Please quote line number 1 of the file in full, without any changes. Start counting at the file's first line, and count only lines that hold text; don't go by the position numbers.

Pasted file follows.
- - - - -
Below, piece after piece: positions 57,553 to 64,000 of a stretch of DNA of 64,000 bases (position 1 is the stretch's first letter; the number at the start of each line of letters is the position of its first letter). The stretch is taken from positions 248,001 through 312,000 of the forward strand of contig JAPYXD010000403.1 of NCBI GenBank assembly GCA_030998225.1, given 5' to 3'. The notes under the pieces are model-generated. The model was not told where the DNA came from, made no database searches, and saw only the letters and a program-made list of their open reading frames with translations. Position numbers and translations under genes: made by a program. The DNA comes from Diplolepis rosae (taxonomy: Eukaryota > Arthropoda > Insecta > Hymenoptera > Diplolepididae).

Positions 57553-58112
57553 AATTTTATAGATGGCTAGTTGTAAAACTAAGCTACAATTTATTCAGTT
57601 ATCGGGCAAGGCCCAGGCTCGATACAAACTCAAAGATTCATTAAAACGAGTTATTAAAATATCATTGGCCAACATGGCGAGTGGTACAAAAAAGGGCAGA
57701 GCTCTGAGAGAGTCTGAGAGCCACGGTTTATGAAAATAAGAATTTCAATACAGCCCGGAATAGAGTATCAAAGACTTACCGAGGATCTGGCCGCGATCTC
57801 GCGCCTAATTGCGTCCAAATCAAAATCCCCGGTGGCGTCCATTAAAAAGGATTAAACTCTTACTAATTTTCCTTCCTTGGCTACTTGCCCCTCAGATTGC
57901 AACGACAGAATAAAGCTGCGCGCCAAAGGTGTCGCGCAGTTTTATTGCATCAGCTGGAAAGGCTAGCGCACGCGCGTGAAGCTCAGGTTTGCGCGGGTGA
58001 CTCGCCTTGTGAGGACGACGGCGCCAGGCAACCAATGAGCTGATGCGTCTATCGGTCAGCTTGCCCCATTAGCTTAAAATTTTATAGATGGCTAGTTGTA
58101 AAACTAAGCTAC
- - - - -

Below, piece after piece: positions 57,553 to 64,000 of a stretch of DNA of 64,000 bases (position 1 is the stretch's first letter; the number at the start of each line of letters is the position of its first letter). The stretch is taken from positions 248,001 through 312,000 of the forward strand of contig JAPYXD010000403.1 of NCBI GenBank assembly GCA_030998225.1, given 5' to 3'. The notes under the pieces are model-generated. The model was not told where the DNA came from, made no database searches, and saw only the letters and a program-made list of their open reading frames with translations. Position numbers and translations under genes: made by a program. The DNA comes from Diplolepis rosae (taxonomy: Eukaryota > Arthropoda > Insecta > Hymenoptera > Diplolepididae).